I will never forget the advice that Eric gave me early in my teaching career.
After my first year teaching social studies at an alternative high school, I was laid off due to being the lowest seniority. My principal told me not to worry, that it was just a formality and that I would be brought back in the fall. So I didn’t sweat it or look for another job. At the beginning of August she called and told me the bad news. Unfortunately I would not be brought back due to financial reasons. My wife was 8 and ½ months pregnant with our second child and we would have no health insurance. I was a bit freaked out, not having a job with the start of school fast approaching.
Days before school started I applied and was hired as a technology teacher at the middle school where I student taught. Eric, the previous technology teacher, showed me how the class was designed for students to rotate weekly to different technology and engineering stations (it was STEM before someone invented the term. Does that make me a hipster?).
I was excited, but stressed by my limited time to prepare for this new class and knowing that I would soon be on paternity leave. Eric told me not to worry about knowing how to do all the stations myself. “Just let the kids figure it out on their own,” he told me. “If they get stuck, have them problem solve. Check back in with them later and have them teach you how they did it.” He told me to learn who the students were in the class who became experts at certain stations and refer the other students to them when they had questions.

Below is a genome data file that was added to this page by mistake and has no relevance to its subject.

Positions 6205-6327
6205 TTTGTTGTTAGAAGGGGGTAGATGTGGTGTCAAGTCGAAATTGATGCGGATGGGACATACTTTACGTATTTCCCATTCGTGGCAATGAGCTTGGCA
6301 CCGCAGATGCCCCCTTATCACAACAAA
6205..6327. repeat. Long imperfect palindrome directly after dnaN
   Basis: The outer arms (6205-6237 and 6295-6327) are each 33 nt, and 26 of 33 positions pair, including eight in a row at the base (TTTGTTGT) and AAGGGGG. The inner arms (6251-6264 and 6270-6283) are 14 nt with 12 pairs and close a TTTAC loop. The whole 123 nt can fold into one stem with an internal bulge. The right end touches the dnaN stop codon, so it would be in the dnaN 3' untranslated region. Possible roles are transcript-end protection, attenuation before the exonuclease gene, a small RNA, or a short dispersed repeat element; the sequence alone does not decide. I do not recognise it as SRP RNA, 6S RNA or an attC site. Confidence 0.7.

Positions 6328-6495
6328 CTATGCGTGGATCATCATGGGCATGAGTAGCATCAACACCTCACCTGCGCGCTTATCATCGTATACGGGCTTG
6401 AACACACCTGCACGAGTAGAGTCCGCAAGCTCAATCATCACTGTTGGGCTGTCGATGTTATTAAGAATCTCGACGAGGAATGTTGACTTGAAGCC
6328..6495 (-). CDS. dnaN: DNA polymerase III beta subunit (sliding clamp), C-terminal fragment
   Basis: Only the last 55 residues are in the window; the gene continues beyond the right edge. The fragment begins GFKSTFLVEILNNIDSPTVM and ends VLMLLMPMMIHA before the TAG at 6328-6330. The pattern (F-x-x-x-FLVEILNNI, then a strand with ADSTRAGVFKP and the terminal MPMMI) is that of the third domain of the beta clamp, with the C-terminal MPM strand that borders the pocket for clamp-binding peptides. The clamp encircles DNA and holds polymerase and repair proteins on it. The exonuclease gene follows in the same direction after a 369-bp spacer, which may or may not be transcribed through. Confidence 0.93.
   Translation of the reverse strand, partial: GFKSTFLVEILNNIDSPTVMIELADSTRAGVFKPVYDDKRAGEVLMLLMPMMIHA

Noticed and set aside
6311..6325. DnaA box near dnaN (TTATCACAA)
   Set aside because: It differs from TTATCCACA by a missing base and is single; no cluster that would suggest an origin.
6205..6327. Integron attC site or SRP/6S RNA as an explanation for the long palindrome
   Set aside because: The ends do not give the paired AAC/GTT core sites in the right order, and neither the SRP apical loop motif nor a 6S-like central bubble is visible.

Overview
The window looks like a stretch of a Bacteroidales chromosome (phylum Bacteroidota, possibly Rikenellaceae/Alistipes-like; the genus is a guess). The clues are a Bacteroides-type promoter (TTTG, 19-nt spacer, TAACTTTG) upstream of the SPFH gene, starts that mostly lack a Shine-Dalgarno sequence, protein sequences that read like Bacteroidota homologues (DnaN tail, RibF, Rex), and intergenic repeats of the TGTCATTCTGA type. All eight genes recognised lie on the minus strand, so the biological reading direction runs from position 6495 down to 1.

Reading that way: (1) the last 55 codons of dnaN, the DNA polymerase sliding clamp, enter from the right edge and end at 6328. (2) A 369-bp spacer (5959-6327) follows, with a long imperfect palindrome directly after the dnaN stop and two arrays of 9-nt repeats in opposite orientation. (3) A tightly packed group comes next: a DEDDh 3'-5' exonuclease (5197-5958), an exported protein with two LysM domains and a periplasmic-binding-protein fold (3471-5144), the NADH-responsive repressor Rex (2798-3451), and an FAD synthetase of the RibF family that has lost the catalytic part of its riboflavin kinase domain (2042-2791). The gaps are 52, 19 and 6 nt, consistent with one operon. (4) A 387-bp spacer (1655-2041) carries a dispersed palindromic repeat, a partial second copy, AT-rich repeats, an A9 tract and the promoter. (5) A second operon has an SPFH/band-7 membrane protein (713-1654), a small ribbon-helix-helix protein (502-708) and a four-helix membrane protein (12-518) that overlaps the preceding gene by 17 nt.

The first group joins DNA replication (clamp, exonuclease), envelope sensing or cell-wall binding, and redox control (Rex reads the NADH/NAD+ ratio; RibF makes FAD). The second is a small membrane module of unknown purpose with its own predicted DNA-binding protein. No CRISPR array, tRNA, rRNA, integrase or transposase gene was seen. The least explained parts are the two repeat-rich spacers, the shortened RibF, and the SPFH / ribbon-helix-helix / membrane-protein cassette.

It was definitely a “fake it ’til you make it” strategy. And I have never stopped using it, because it EMPOWERS students.
Even when I know how to do something I have my students figure it out on their own or talk to other students. I may point them in a general direction or help them figure out the best search term, but I avoid giving direct answers. It all goes back to “whoever is doing is learning” and I don’t want to steal the chance from students to figure something out by themselves.
This strategy is also freeing because I don’t have to be the expert of everything. I can say, “I don’t know. Let’s figure it out.”
Instead of answering questions, I teach students search strategies to find the answers themselves. In my personal life, I use YouTube all of the time to figure out things that I don’t know, from how to prune my grapes to fixing something on my car. If our students are truly going to become “lifelong learners” than they have to figure out how to ask and answer their own questions.
One thing I will say to students when they ask me a history question that I don’t know the answer to is, “I don’t know. Why don’t you research that and come back and tell me what you find out?” Students are motivated to find things that they can teach me!
A specific example of fake it ‘til you make it, is that I like to use many online tools with students. Instead of using whole class, direct instruction to teach lessons on how to use an online tool, I tell students to figure it out for themselves. I quickly learn which students excel and direct other students to our class expert. I will have these expert students lead a workshop on the online tool for those who may need some help.
This strategy creates a collaborative culture with students depending on each other for help and success. They learn that the teacher doesn’t know everything and is learning too. It also grows confidence in the student experts as they lead workshops for their classmates.